Hello. You don’t know me, but before we proceed you should at least know my film, Statuette. The link is here. It’s 6 minutes long. Watch.
Maybe you know me now. Maybe you don’t. Part of me hopes not. There’s an argument that filmmakers, more than any artists, aren’t represented in their art. I mean: want to write a great poem? Simply write a great poem! A great novel? Easy! What’s stopping you? Sure, you may not get these things published, but you can still make precisely the art you want, about the topics you want, from the comfort of your own home.
But, alas, the poor filmmakers. Orson Welles once bemoaned that we don’t know his films, just the ones that got produced, and I – slyly pushing myself into the same sentence – reckon I understood. You think I dreamt all my life about making a short film about women in porn? Well, I didn’t. But circumstances happen, and the idea didn’t require assembling a cast, finding equipment, and most importantly, was free – at least, depending on your valuation of time. So I did it.
Okay, maybe there’s a bit more to it. Not everyone scours xVideos and PornHub to find fodder for art, after all – though I’m sure some have claimed to. Well, what happened was that I was watching a video game livestream and heard a song that I liked. It was written and performed by Emily Haines and was called “Statuette”. I didn’t know then that I was going to hear it more than anyone who ever lived – but that’s for later. Back then, it was just a song that sounded nice, and so I looked it up on YouTube.
Music videos are hard to get right, and when given a choice I often click on uploads that have just a still image of the album cover, or even nothing at all. Why force myself to associate something with the song that I don’t want to? Not to mention those that have a long intro, or, God forbid, cut the audio so you can focus on the “narrative”. Emily Haines’s “Statuette” was no different, but its video did have something, a kernel of an idea – in this case, a woman in a casting couch session, being coached to take her top off. A connection was made between scene and song:
With all the coal in the core
All the water and the oil
You can buy any girl in the world
With the soil that you borrow
And the more you deny
You can buy the eyes of the world
I put a few searches into some porn sites: casting couch, interview, casting couch vintage. You get the gist. I realised quickly that I didn’t want anything recent: too HD, too polished. I wanted humanity, I told myself, or at the very least, something that resembled it. And so I watched, and realised too that it was necessary to mute the videos. It’s not that the leering comments from the cameramen bothered me; they just distracted from the faces.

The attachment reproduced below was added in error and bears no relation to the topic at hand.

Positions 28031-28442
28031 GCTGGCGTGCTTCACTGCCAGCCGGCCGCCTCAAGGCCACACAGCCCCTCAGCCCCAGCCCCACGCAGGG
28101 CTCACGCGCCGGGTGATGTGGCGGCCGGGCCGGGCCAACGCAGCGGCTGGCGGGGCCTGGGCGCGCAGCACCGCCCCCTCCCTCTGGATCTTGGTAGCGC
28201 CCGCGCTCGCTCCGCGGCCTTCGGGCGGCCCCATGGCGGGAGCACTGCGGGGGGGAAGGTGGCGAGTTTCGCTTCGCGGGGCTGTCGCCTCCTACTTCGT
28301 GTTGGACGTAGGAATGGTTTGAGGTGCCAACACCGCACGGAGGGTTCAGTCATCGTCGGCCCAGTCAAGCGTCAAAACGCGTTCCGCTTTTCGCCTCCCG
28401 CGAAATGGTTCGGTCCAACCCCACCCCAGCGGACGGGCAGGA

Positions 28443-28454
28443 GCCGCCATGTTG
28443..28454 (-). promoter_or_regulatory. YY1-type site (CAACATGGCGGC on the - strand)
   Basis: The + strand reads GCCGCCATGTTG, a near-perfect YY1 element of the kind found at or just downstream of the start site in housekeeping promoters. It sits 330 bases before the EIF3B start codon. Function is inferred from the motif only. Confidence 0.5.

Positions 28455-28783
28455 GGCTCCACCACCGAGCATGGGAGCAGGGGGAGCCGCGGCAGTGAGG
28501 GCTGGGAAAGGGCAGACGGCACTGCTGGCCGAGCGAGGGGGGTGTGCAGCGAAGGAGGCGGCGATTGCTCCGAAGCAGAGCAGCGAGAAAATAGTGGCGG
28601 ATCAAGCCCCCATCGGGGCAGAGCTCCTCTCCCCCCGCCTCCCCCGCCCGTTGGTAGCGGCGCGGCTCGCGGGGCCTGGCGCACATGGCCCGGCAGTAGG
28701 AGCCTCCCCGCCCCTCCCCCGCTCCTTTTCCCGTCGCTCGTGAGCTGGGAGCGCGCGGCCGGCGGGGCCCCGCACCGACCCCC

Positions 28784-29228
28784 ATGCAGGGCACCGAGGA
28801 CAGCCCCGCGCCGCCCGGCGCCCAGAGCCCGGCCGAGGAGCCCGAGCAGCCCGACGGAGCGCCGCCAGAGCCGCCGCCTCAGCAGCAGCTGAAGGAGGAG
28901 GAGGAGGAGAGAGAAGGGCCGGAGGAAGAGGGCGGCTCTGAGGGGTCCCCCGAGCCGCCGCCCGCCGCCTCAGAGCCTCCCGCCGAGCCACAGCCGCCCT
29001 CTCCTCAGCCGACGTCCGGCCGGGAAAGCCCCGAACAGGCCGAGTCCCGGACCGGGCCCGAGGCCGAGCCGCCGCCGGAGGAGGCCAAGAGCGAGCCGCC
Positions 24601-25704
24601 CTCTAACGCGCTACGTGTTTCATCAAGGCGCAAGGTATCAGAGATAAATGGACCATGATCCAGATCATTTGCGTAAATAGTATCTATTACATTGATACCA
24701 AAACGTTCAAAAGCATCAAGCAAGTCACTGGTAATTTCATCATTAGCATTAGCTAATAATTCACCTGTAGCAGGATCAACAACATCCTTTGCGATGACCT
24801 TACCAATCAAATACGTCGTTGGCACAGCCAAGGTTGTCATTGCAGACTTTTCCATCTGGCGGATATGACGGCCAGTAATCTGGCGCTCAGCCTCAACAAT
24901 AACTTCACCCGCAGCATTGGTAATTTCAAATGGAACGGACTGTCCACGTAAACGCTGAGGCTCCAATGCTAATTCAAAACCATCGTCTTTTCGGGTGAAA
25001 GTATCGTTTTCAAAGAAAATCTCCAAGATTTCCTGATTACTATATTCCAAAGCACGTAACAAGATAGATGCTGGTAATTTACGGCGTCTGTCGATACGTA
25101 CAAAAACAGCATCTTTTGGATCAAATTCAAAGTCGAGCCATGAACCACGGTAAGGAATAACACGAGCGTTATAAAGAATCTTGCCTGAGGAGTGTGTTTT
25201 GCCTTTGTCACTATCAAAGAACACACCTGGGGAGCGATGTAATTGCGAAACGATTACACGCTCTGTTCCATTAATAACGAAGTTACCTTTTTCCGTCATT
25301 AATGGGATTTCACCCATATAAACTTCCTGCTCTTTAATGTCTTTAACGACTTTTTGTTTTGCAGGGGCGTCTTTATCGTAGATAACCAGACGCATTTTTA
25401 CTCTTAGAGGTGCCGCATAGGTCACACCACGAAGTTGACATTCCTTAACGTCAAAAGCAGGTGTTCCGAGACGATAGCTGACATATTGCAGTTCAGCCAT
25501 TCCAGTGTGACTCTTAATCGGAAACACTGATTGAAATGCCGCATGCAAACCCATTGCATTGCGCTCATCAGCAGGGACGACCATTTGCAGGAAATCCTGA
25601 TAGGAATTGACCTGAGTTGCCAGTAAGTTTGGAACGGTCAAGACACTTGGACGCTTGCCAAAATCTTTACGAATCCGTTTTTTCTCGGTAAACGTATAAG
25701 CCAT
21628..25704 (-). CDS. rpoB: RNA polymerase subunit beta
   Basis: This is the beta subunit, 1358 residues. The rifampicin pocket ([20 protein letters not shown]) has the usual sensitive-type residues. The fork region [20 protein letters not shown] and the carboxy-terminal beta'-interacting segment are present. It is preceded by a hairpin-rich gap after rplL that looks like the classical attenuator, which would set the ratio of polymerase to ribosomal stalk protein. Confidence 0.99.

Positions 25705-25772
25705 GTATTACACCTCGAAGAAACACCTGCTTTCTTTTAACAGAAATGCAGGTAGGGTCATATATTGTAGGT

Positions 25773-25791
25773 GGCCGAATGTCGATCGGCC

The process was easier than expected. With the magic of the internet, you can scroll the length of a video in seconds. The girl takes her top off at 5:29? Okay, we can ignore from then on. There’s a close-up of her face at 2:05? Let’s take a look at that. Oh, never mind, she looks pretty comfortable. What a shame.
Footage started to accumulate: a nervy smile, a thoughtful look, a girl looking awkward beside a mirror (jackpot!). The Premiere Pro timeline began to populate, and some things became clear. Obviously, you should start with a model being led into the room. Obviously, the woman taking her jacket off should come near the beginning, when the music picks up. Obviously, the disarmingly young girl getting her shirt unbuttoned should be a sort of climax – oh, and look how well that camera tilt matches with the music! You get lucky, you see, the more that you try to see.
The timeline soon filled up. I’ve said that I’ve heard Emily Haines’s “Statuette” more times than anybody in the world. I truly believe that. And you’ll think me insane, but I still enjoy it, even if it has its limitations. The “Build a shrine to fast goodbyes” break is passable on its own, but matched with clips of porn girls looking vaguely sad, it’s terribly maudlin. And that breathy voice…was it always so breathy? These lyrics, aren’t they kind of on-the-nose for what I’m doing? Oh, I dunno. When you cut to a girl snapping her face away from the camera, you do know that a single frame before the movement can freeze her face, unwanted, in your mind? Or that a perfect match cut, rather than being seamless, just draws more attention to the cut? Not good! Match the expressions, match the movement, match the music. Is it impure to flip a clip horizontally so the camera flows better? Guess I’m impure. Who’s gonna know?
Towards the end of editing, I was watching one of these videos when I scrolled down the page, out of curiosity, to read the comments. I was surprised: every commenter seemed to have a problem with how fake this guy’s gimmick was. I unmuted, heard the stilted conversations between cameraman and model, and understood. The girl was a professional, coached to act like an awkward amateur in front of the camera. I’d been bamboozled… or had I? Maybe I knew all along; I couldn’t really remember. And I wasn’t sure how much I cared. That grand idea again crossed my mind: humanity.
Well, it’s still human, right?
* * *
If you enjoyed this piece, check out the automachination YouTube channel and the ArtiFact Podcast. Recent episodes include an interview with singer Eva Schubert on writing good songs, an in-depth look at Elizabeth Barrett Browning’s “Sonnets from the Portuguese” with poet Joel Parrish, a philosophical look at kitsch, aesthetics, and NFTs with UK painter Ethan Pinch, and a long discussion on Edward P. Jones’s classic short story collection, “Lost in the City”.
Matthew O’Rourke’s version of “Statuette” is based on a song by Emily Haines & The Soft Skeleton.